“Ain’t Your Mama” Tears the Oedipus Complex a New Asshole

Regardless of the controversy surrounding Jennifer Lopez’s latest single (due its Dr. Luke-produced beats), the song has undeniable value when it comes to the very important matter of tearing the Oedipus complex a new asshole.

Highlighting the issue that most non-fifty year old men have–looking to their girlfriend as their mother–“Ain’t Your Mama” brings to life the vision of a relationship that starts out romantically enough as J. Lo laments, “We used to be crazy in love, can we go back to how it was?” in contrast with the current tableau of her home life, which has digressed into her urging, “Wake up, rise and shine/Let’s get to work on time.”

The portrait she paints of a boyfriend essentially glued to a piece of furniture most of the time, expectant of her to do the things associated with a 50s era mother–cooking and laundry–is a grim one, and not the sort of thing that Lopez can abide. For, ultimately, the novelty of being in love always wears off for a woman when the object of her affection puts her in the role of mother by acting like a grotesque man-child who begs the question, “When you gon’ get your act together?”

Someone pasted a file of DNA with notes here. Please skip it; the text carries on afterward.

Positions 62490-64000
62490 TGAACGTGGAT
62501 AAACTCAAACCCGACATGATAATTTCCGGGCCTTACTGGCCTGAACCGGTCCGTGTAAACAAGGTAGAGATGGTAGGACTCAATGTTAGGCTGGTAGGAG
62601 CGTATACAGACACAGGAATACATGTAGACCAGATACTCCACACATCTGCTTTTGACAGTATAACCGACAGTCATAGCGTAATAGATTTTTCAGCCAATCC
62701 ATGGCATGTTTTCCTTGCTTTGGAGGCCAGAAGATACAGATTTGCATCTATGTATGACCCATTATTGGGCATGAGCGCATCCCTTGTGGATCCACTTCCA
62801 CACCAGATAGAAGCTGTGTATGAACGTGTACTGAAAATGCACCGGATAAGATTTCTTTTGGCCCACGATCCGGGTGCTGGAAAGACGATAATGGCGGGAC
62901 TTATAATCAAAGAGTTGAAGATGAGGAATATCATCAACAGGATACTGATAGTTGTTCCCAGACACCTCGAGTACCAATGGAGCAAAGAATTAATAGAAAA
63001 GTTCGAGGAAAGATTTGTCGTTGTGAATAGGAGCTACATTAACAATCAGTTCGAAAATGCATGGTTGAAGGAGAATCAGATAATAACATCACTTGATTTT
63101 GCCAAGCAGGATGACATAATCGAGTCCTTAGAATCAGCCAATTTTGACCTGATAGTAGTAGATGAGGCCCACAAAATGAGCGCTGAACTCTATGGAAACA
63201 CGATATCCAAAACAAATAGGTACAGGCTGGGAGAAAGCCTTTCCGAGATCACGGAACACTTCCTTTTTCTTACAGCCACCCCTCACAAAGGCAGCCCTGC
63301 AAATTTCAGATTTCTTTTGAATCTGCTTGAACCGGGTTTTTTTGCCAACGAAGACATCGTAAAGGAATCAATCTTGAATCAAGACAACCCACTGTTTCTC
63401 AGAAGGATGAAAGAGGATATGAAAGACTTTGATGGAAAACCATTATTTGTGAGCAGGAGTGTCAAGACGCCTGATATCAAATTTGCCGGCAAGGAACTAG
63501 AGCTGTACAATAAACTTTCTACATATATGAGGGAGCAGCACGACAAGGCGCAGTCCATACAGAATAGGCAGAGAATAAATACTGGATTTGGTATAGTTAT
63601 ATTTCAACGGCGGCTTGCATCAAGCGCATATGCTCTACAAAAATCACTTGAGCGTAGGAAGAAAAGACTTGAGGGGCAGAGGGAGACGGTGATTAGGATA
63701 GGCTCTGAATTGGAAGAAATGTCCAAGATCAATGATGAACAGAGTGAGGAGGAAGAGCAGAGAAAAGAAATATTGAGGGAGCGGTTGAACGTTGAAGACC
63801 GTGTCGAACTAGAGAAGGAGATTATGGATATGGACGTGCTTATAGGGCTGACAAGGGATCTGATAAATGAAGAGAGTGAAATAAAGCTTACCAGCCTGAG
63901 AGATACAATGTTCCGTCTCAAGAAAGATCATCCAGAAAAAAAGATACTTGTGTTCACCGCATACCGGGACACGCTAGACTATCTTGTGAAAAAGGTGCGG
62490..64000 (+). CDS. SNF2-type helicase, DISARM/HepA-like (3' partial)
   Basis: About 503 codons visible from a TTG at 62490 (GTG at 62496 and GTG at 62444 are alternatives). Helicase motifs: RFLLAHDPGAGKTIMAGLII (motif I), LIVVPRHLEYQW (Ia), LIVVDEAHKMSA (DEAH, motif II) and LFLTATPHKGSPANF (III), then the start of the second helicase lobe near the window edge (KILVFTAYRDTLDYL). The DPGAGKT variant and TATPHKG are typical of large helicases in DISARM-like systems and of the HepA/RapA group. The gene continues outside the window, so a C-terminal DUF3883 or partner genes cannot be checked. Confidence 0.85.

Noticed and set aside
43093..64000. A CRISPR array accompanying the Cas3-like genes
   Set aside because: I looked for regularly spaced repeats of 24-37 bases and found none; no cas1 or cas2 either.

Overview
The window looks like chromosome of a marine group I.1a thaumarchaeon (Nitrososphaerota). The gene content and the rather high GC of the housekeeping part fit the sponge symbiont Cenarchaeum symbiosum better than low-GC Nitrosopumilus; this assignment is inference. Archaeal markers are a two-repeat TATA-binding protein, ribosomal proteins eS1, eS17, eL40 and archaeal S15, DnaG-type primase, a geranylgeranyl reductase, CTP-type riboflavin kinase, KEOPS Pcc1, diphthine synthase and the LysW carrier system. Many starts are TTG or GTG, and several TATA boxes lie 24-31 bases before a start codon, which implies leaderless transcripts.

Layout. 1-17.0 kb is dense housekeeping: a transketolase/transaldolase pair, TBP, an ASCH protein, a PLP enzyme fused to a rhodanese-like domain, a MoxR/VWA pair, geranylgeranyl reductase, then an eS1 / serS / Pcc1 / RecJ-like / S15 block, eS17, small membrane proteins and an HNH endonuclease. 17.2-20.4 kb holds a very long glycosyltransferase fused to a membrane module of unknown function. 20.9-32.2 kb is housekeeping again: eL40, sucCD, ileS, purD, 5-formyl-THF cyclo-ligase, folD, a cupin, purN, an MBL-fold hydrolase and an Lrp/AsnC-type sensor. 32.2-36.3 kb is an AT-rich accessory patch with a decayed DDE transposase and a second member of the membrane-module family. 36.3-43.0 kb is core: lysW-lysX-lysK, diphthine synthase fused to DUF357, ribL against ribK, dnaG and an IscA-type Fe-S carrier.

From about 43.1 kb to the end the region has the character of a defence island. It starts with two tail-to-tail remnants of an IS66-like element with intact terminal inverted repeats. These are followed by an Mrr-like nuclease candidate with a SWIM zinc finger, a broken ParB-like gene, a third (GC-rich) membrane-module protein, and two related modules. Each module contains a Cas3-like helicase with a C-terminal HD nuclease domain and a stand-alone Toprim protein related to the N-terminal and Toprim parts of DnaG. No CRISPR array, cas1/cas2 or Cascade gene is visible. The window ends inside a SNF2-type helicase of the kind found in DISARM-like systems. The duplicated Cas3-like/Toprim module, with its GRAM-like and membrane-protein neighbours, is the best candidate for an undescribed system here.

The timing of “Ain’t Your Mama”‘s release is particularly apropos for the current landscape, populated by a sea of men that can’t  seem to transcend past the state of college-level behavior and into the realm of the type of adulthood that their fathers were capable of embodying. A shortage of masculinity has left women in the unfortunate circumstance of being the caretaker in a relationship, not just from the more literal perspective of finances, but also needing to offer emotional support that goes beyond the norm. And, because many men can’t see their female significant other as anything more than simply a person to replace the mother figure in his life, the potential for unsatisfying and unequal dynamics has greatly augmented in the twenty-first century.

Thus, when Lopez emphasizes to her boyfriend, “I ain’t gon’ be cookin’ all day/I ain’t your mama,” it is with the best of intentions: to remind men everywhere that once your mother pops you out, it’s time to stop trying to go back in.